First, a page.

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Opal Mauldin-Jones has been city manager of Lancaster, Texas, a community in the Dallas/Fort Worth region, since Februaty 14, 2011.

She has been with Lancaster city government since 2003, having gotten her start as community relations coordinator. She is a life-long learner, devoted to faith and family, a seminary student, and an enthusiastic mentor to other aspiring women, both on her staff and through the Texas City Management Association (TCMA) and the International City/County Management Association (ICMA). Under her leadership, the city population has grown by more than 25% and its bond rating has dramatically improved to an AA rating from Standard & Poor's. Lancaster was recognized as an All-America City by the National Civic League in 2019.

The next two honorees will be profiled on the following two Thursdays of this month. The first profile of Aviva Tevah, which was featured in this spot from March 7 to March 13. is available here.

Q. What are you reading right now? And is there a book that you've read in the past that was particularly meaningful to you?

I'm usually reading two books. I try to read something that is helping me grow professionally and then something that is fun. So, "Canoeing the Mountains" by Tod Bolsinger is my professional read, full of good tools and very helpful. And the book that I'm reading for fun is "Feeding the Soul" by Tabitha Brown. It's a hilarious, fun book that I'm enjoying.

The Bible would have to be the book that has truly changed my life in just so many ways. In times of difficulty, there's always something that is there for comfort. My values are rooted and grounded in the Bible, faith and family. I grew up in the home of a Baptist minister — my grandfather — and now I'm a student in seminary, working on a degree in theology.

My faith is very much connected to my family and my family really is my foundation: My parents, my six siblings, my husband, my three children, and I'm a grandma for the first time. My grandson just turned a year old.

Q. Tell us a little about your community and your role?

I've been with the city of Lancaster for 21 years. I started out as the Community Relations Coordinator and Public Information Officer and worked my way up. I became the first woman city manager for Lancaster on Valentine's Day of 2011.

We're in the Dallas-Fort Worth Metroplex, a first-ring suburb of Dallas, with world class amenities literally 20 minutes away, but with the great feel of a suburban community. Lancaster is a full-service city, with police, fire, water, wastewater, streets and parks. The city has 300 employees; 42,000 in population; 33 square miles and is only 50% developed. I love this community and even more so because I get to do redevelopment and new construction in the area that's not developed.

We are predominantly a minority community. When I started in the city of Lancaster back in 2003, that was not the case. We've had migration out of the community and then migration into the community. As a result, it went from over 80% white to 65% African American and 15% Hispanic. The rest is white.

Q. What was the path that led you to public service?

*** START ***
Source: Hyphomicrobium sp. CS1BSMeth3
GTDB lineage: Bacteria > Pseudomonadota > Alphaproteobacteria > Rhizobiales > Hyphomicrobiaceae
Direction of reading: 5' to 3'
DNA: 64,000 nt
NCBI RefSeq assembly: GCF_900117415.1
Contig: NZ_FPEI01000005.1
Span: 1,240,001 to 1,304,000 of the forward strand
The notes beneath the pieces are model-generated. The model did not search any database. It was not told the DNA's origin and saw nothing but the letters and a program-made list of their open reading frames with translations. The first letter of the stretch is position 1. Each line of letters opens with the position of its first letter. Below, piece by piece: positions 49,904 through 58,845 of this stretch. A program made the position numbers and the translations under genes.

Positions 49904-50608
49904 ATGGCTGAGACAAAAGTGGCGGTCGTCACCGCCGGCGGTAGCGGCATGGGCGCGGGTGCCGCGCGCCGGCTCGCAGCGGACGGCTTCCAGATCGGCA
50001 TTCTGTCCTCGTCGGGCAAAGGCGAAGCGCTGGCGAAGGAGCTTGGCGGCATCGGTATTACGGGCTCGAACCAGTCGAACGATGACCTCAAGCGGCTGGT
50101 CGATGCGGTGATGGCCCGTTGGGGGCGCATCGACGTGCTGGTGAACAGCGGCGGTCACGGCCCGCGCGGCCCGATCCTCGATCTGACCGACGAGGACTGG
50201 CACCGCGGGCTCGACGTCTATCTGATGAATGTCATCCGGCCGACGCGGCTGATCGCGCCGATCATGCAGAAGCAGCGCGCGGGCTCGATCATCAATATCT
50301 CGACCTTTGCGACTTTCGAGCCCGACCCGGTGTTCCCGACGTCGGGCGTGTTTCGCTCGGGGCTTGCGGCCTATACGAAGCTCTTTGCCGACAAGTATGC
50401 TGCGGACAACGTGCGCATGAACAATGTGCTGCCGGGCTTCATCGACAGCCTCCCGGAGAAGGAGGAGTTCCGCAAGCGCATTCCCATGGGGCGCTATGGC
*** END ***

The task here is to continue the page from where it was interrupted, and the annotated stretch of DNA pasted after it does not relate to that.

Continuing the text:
My grandparents instilled in me the importance of public service. My grandmother was a nurse and a natural giver and caretaker.

When I was 19 and in college, I had to do a paper for a political science class, And I wanted to write about someone who looked like me. But no one did. I talked to the professor and said I wanted to write about a Black woman. He said, “You're in luck. Eddie Bernice Johnson was just elected to Congress in November”. She was an African American female and the first woman to represent the 13th Congressional District of Texas. I wrote to her and met her in her office and I ended up working for her for free as a summer intern.

At the end of the summer, the congresswoman offered me a job, but there were conditions. She sat me down in her office and she said, “You have to finish your degree.” And she said, “I have to see your grades and you must make a 3.00 or you can't work here.”

That woman contributed significantly to my professional career. She always talked about deferred gratification. She'd say, "Put in the work now to enjoy and reap the benefits later." She was in Congress for 30 years, from 1993 to the beginning of 2023. She just passed away at the end of December, a tragic loss.

Another person who inspired and helped me is Jim Landon, the city manager who hired me in Lancaster. I told him that someday I wanted his job. He said “I'll help you. I'll get you prepared to do it.” He let me sit in on meetings, gave me projects and assignments and he made me assistant to the city manager.

Q. What are you most proud of professionally?

The financial success of our community. I say that because we were able to get our bond rating increased under my leadership as city manager.

Now, we're AA rated -- up two notches. Improving the fiscal sustainability of this community is a feather in my cap. With our increased bond rating, our power to borrow and do bond projects is top notch. I'm super proud of that.

Q. The theme of UN International Women's Day this year is Invest in Women: Accelerate Progress. Can you describe the kinds of personal investments you're now making in others?